The mandatory offer must be made at a fair price, which is deemed to be the highest price paid by the offeror for the same shares during the year preceding the offer or, if the offeror did not acquire any shares in that period, the average stock exchange share price over that year.

Defensive anti-takeover measures: The proposed breakthrough rule as regards defensive anti-takeover measures has been dropped. However, companies whose shares are admitted to trading on a regulated market may still voluntarily include certain limitations on any defensive anti-takeover measures in their articles of association (statuten).

Squeeze-out rights: Under Dutch legislation, squeeze-out proceedings (uitkoopprocedure) may be initiated against the remaining shareholders by a shareholder holding 95% of the issued share capital. The Bill on the implementation of the EC Takeover Directive contains provisions on the price to be paid in squeeze-out proceedings after a mandatory or voluntary offer.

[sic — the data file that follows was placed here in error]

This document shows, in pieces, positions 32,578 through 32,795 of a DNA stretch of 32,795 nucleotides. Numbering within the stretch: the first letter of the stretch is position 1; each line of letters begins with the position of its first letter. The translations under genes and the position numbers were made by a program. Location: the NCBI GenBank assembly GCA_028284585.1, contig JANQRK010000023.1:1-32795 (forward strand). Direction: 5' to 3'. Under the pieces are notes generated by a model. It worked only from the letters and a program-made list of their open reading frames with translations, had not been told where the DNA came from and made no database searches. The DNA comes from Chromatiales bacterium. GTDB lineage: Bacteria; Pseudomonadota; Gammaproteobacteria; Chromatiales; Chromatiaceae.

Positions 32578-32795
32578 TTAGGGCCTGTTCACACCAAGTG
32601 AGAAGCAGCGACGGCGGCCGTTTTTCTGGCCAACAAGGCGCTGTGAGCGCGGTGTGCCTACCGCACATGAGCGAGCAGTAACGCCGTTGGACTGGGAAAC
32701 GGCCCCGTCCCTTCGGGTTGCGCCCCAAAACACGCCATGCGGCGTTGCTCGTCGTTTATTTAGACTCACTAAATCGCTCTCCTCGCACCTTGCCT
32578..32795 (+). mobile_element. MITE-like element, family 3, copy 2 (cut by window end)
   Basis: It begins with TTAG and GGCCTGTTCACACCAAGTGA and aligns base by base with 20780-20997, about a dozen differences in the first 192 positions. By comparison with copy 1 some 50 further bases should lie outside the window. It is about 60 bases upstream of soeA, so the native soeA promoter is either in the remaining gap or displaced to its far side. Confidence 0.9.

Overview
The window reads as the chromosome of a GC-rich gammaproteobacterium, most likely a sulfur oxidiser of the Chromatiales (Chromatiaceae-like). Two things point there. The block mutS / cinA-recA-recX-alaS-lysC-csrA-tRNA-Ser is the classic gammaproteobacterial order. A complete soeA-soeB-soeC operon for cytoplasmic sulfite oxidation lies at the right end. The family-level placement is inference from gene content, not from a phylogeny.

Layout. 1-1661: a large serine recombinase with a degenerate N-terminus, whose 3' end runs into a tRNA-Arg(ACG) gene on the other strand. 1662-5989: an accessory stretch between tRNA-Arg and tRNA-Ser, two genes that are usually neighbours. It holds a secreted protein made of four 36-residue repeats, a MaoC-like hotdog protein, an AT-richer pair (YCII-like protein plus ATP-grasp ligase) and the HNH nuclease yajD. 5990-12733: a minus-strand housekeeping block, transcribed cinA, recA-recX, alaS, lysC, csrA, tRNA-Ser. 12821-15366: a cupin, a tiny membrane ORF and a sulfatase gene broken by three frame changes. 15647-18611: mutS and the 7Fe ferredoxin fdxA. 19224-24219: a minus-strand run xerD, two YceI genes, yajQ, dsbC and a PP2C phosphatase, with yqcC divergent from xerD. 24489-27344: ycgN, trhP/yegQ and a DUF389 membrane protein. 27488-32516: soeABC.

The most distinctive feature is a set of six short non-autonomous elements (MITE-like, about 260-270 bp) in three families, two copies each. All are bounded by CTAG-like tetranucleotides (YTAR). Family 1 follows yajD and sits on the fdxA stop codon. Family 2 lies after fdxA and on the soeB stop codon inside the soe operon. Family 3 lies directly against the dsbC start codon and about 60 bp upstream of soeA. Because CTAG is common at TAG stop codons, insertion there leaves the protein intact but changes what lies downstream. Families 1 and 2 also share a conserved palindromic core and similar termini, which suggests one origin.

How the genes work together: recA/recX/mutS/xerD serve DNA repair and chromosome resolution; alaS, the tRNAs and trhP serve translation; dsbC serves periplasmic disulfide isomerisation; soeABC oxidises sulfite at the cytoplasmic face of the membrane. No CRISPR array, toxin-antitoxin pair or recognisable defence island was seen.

Sell-out rights: In respect of the squeeze-out rights described above, a sell-out right is introduced for the remaining shareholders against the offeror if the offeror has acquired 95% of the issued share capital representing at least 95% of the voting rights.

Rules on public offers

New rules on public offers for securities that are admitted to trading on a regulated market in the Netherlands will be contained partly in the Financial Supervision Act and partly in a separate decree to be issued under that Act. The new rules are not expected to enter into force until the second half of 2007.

Public announcement: The rule that a public announcement must be made as soon as "the expectation is justified that agreement on the offer can be reached" will be replaced by a rule requiring a public announcement only once a conditional agreement has been reached between the offeror and the target company. In the event of an unfriendly offer, it will no longer be necessary to make a public announcement immediately after the offeror's invitation to the target company's board to discuss the offer, which is currently the start of the seven-day consultation period. Under the new rules, a public announcement with respect to an unfriendly offer need only be made at the end of the seven-day period.